FISA/FAA is bad. The ACLU has a very comprehensive page on their efforts to keep it from becoming law. It's definitely worth checking out.
At least there are several information sources on this egregious attempt at subjugating our wholesale civil liberties to purportedly gain advantage over a vague threat of terrorism. A new treaty currently being negotiated in secret has had very little reporting in the USA outside of advocacy groups and techie blogs.
The Anti-Counterfeiting Trade Agreement (ACTA), according to Wikipedia...
"...would establish an international coalition against copyright infringement, imposing strong, top-down enforcement of copyright laws in developed nations. The proposed agreement would allow border officials to search laptops, MP3 players, and cellular phones for copyright-infringing content. It would also impose new cooperation requirements upon Internet service providers (ISPs), including perfunctory disclosure of customer information, and restrict the use of online privacy tools."Even more alarming is that up until an overview of the proposed agreement was leaked out, participating countries would disclose very little information about what was being discussed.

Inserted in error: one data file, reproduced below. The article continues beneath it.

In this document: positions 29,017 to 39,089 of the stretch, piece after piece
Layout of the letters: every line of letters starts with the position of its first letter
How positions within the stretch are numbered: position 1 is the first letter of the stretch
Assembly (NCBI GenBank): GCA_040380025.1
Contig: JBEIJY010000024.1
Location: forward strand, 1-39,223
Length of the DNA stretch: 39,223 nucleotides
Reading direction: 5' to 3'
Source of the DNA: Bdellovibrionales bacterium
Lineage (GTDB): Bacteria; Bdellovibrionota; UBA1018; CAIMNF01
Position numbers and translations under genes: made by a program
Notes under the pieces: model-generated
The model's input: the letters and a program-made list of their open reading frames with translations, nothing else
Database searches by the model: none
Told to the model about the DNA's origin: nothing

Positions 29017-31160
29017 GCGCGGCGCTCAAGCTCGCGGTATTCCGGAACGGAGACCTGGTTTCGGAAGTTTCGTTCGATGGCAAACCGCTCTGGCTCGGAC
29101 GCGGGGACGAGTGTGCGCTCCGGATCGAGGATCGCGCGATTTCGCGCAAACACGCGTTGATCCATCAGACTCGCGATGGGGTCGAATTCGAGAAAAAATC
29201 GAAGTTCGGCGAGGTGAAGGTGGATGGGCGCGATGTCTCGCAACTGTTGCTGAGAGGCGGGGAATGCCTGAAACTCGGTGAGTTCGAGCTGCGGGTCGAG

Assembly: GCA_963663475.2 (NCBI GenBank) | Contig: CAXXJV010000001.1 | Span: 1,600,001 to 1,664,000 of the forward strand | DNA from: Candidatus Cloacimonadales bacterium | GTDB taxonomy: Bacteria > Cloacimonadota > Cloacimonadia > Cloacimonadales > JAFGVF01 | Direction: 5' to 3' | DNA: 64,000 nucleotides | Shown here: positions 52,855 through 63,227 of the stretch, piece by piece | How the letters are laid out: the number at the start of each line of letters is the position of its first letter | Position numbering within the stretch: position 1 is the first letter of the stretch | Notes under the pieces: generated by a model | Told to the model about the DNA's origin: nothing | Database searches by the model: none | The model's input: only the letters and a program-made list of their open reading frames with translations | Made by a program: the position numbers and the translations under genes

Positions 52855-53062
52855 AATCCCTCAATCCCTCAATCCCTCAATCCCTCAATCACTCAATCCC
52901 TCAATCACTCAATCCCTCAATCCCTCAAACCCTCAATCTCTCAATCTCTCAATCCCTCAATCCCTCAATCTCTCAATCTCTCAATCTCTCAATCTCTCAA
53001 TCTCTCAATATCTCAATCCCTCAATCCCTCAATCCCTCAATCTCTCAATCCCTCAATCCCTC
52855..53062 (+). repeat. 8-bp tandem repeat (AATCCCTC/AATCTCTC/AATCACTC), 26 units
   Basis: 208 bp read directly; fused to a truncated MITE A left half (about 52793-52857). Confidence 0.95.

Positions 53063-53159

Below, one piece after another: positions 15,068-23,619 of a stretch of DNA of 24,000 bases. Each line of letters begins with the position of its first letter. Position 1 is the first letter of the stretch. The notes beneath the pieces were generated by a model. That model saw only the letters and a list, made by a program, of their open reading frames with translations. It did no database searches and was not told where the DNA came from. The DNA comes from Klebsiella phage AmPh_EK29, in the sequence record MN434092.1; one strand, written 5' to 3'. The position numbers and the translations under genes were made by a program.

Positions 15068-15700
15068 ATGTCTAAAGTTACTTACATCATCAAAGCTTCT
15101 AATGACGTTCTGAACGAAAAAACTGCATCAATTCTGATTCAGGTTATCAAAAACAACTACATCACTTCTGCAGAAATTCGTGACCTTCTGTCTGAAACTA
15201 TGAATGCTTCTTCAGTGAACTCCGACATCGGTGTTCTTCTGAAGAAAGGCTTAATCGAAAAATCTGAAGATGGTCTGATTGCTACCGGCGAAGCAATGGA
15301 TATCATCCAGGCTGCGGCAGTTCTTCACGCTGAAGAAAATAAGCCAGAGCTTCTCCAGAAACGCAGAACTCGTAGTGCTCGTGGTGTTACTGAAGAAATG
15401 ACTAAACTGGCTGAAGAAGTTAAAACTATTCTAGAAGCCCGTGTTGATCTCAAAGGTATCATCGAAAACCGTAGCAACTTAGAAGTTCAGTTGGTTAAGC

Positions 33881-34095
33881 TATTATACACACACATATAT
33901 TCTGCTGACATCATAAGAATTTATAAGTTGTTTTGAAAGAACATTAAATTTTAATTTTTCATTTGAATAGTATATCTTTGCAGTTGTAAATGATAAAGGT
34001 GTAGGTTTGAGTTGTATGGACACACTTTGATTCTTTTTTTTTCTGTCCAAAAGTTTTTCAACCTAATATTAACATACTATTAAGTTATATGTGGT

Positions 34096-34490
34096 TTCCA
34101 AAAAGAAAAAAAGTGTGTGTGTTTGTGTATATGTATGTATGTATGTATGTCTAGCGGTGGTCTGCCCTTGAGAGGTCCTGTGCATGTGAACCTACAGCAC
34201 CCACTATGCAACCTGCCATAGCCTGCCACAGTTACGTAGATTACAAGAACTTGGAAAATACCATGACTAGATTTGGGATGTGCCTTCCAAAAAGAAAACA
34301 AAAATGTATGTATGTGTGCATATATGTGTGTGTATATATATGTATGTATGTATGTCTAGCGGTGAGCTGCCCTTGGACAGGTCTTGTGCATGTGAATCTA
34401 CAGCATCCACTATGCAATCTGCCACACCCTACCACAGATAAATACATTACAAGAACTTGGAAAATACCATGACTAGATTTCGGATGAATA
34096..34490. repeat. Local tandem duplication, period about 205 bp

Even if you don't participate in file-sharing (I don't), this attempt to slide a significant impediment upon the free exchange of information and ideas, as well as some pretty serious infringements on the private content of your personal computer or music player, is a little hard to stand.
The American Mainstream Media have for the most part ignored ACTA. I'm sure that this has nothing to do with the major news networks being owned by large conglomerates (GE, Viacom, Disney, News Corp) that have significant investments in other forms of media and entertainment. Perhaps their collective silence on ACTA is becoming one of the best arguments against further consolidation of media ownership in this country.
Thankfully, independent advocacy groups such as the Electronic Frontier Foundation and Public Knowledge and tech sites like Slashdot have been getting the word out on this 'quiet little agreement' between nations. The EFF also has an action page to e-mail your senator about what's going on and how you feel about it.
ACTA is ugly. It was created and is being negotiated in a way that resists transparency in discourse, debate, and democratic processes. It is being implemented in a way that will bypass the scrutiny of the elected representatives of the people in the form of Congress. If it can't stand the light of day, then it shouldn't exist as part of the codification of laws governing democratic societies.
Now you should be up to speed on all of the recent government efforts to take away a little more of your liberty day by day. They hope that, like the frog who sits plaintively in a pot of water as the heat is gradually turned up, we won't notice until we're boiling.
With that in mind, enjoy the rest of your summer.